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Wireless Sensor Networks, part 2: Limitations
By: Eliana Stavrou
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    2005-06-15

    Table of Contents:
  • Wireless Sensor Networks, part 2: Limitations
  • 3. Limited Resources
  • Design challenges

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    Wireless Sensor Networks, part 2: Limitations - Design challenges


    (Page 3 of 3 )

    I already mentioned some challenging areas in the first part of the article (energy saving algorithms, location discovery and security). In this section I’m going to list some more areas that pose a challenge to researchers and developers, who are called to bridge the gap between sensors’ limitations and their efficient functionality.

    • Scalable and flexible architecture. The network should be scalable and flexible to the enlargement of the network’s size. The communication protocols must be designed in such a way that deploying more nodes in the network does not affect routing and clustering. Rather, the protocols must be adapted to the new topology and behave as expected. In other words, the network must preserve its stability. Furthermore, introducing more nodes into the network means that additional communication messages will be exchanged, so that these nodes are integrated into the existing network. This must be done in a way that a minimum number of messages needs to be exchanged among the sensor nodes, and thus battery is not wasted unreasonably.

    • Error-prone wireless medium. Since sensor networks can be deployed in different situations, the requirements of each different application may vary significantly. Researchers must take into consideration that the wireless medium can be greatly affected by noisy environments, and thus the signal attenuates in regard to the noise. Note that an adversary can intentionally interfere and cause enough noise to affect the communication. In an environment such as healthcare, it is vital to ensure that communication is on time to respond to emergencies.

    • Fault tolerance and adaptability. If a sensor node fails due to a technical problem or consumption of its battery, the rest of the network must continue its operation without a problem. Researchers must design adaptable protocols so that new links are established in case of node failure or link congestion. Furthermore, appropriate mechanisms should be designed to update topology information immediately after the environment changes so as to minimize unnecessary power consumption.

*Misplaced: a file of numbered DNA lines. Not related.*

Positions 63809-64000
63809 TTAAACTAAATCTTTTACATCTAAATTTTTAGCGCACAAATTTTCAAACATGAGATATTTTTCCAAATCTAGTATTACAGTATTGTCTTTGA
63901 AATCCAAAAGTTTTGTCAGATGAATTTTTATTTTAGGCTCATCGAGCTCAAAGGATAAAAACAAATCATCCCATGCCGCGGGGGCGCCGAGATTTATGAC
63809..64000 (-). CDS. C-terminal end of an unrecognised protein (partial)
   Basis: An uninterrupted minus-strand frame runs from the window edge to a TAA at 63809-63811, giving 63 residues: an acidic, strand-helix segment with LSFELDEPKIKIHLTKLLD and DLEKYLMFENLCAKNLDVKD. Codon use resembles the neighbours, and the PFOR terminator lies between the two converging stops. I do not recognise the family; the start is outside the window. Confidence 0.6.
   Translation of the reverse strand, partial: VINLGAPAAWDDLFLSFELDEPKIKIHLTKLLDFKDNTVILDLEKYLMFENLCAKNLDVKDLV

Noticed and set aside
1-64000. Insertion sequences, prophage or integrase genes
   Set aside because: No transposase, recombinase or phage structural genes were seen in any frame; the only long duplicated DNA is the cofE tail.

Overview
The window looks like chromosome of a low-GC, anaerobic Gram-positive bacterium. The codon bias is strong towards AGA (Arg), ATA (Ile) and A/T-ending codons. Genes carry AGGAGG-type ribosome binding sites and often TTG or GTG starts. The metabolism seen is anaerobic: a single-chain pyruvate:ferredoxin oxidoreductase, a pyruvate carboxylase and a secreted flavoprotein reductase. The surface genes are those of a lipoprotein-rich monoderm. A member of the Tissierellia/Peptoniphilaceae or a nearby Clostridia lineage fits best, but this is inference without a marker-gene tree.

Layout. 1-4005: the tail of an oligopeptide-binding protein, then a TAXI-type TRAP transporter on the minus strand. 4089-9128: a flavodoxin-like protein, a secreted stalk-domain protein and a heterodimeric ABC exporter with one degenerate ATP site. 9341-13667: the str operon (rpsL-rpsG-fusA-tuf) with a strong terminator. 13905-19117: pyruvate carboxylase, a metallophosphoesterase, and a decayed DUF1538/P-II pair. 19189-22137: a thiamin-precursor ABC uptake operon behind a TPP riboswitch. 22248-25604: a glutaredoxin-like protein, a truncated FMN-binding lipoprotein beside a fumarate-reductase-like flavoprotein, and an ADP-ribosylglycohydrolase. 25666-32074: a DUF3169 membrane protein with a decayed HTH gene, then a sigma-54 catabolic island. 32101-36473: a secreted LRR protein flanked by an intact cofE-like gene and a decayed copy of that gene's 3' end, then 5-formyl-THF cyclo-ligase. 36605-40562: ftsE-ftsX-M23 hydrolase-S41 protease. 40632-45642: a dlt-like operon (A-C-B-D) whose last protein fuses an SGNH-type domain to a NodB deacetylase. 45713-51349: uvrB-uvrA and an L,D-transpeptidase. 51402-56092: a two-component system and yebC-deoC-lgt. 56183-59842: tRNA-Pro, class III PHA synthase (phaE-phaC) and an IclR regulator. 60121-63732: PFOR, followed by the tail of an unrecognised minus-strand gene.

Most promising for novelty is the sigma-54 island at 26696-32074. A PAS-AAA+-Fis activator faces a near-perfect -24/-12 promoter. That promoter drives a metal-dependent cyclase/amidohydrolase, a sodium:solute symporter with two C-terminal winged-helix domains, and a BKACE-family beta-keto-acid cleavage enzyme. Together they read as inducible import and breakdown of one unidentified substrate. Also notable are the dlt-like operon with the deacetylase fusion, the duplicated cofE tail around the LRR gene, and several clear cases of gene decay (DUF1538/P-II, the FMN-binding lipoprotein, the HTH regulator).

Conclusions

    In this article I covered the major limitations of sensor nodes. The hostile and remote environment at which sensors are often deployed and the limited computational and energy power along the limited storage are the factors that drive the adoption of security solutions. Since the limited resources affect the types of security algorithms and protocols that can be implemented in a WSN, lightweight security solutions should be addressed.

    I also discussed some challenging directions that need special attention. Focus should be placed on designing protocols that are scalable, flexible, fault tolerant and adaptable to dynamic changes. However, the main challenge for researchers is to balance the trade off between resources spent for security and the protection offered. The target is to have a spherical security strategy with solutions that compensate each others' vulnerabilities, and provide an enhanced protection to the network and its information.  


    DISCLAIMER: The content provided in this article is not warranted or guaranteed by Developer Shed, Inc. The content provided is intended for entertainment and/or educational purposes in order to introduce to the reader key ideas, concepts, and/or product reviews. As such it is incumbent upon the reader to employ real-world tactics for security and implementation of best practices. We are not liable for any negative consequences that may result from implementing any information covered in our articles or tutorials. If this is a hardware review, it is not recommended to open and/or modify your hardware.

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